Drowned and Dammed: Colonial Capitalism, and Flood Control in Eastern India

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Oxford University Press, 2006 - History - 264 pages
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The volume deals with major debates in India's environmental history. It critiques existing discourse by discussing colonial flood control strategies in eastern India. It explores the idea and practice of flood control and argues for a comprehensive reconsideration of the debate on the colonial environmental watershed, its hydraulic legacy and questions contemporary enthusiasm for flood control in post-independent India. The emphasis is on revealing how colonial flood control measures were implicated in attempts to consolidate capitalist relations in ownership, production, and towards commanding the deltaic rivers as a 'natural resource' for capitalist accumulation. The idea and practice of flood control was not merely a technical intervention but principally a political project, deeply implicated in the social, economic and political calculations of capitalism in general and colonialism in particular. Such an analytical perspective also provides a useful backdrop to understanding several aspects of the contemporary water crisis in postcolonial India. The book also intends to be a necessary corrective and a useful addition to the otherwise limited writings on the Indian subcontinent's hydraulic histories.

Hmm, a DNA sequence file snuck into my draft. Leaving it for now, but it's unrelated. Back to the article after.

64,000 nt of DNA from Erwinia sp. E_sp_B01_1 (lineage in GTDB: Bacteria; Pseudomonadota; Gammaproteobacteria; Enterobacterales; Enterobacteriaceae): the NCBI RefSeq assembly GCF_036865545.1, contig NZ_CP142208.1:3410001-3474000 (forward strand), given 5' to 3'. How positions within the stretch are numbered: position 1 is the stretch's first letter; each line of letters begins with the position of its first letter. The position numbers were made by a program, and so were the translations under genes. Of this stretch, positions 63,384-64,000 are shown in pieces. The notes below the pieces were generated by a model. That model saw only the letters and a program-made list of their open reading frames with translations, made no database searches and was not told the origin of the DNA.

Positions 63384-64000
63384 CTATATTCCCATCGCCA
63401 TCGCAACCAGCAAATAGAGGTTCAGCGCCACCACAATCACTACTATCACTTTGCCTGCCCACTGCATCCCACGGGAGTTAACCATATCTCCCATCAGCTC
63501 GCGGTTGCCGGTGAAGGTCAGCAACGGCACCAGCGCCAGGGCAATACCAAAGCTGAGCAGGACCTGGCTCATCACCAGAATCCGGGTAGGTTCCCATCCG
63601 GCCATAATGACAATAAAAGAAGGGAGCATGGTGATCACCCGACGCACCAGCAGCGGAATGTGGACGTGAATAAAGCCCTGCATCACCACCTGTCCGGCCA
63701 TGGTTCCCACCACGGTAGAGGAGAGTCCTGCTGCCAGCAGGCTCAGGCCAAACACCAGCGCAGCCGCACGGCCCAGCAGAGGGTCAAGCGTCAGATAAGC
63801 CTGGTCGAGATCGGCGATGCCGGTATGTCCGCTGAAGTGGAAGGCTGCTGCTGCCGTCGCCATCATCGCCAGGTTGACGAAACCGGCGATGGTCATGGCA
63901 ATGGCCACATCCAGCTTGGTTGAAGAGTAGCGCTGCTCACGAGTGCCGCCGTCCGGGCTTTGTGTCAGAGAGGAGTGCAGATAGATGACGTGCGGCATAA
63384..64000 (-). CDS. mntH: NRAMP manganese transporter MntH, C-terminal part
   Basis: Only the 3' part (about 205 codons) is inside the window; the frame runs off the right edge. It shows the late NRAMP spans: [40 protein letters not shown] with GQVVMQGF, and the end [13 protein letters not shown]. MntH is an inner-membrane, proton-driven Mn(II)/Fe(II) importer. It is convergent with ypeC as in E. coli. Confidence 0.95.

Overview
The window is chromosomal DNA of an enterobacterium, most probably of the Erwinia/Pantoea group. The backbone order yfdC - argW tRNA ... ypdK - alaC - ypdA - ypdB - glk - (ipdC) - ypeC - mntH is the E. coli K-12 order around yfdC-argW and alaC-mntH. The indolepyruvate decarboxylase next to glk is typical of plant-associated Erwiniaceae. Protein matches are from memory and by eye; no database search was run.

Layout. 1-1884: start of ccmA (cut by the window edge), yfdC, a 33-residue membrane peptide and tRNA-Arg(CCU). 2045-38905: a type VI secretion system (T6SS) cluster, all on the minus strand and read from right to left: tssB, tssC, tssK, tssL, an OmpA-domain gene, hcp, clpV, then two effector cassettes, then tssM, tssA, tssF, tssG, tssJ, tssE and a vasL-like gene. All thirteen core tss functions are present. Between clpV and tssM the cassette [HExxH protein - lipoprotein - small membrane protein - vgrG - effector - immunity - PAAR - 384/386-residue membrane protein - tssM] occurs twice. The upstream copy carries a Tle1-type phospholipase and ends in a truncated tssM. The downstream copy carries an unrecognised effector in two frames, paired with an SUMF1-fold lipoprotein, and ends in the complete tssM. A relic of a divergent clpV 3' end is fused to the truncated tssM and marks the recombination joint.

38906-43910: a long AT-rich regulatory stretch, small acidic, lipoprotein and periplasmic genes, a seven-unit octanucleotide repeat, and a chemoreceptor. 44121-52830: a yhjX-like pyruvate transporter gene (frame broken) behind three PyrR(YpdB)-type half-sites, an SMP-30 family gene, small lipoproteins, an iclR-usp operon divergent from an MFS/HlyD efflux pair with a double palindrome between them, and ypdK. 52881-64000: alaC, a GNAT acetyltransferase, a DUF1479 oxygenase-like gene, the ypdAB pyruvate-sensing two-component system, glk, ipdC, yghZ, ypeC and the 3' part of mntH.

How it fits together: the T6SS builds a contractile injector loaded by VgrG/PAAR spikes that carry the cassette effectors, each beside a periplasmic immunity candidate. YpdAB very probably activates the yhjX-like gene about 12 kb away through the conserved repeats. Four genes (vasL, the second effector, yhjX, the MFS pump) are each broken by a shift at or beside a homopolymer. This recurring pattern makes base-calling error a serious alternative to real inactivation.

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Contents

Deltas Integrity and Agrarian Rhythm
20
Figures
25
Tables
31
Copyright

9 other sections not shown

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About the author (2006)

Rohan D'Souza is an Assistant Professor at the Centre for Studies in Science Policy at Jawaharlal Nehru University.

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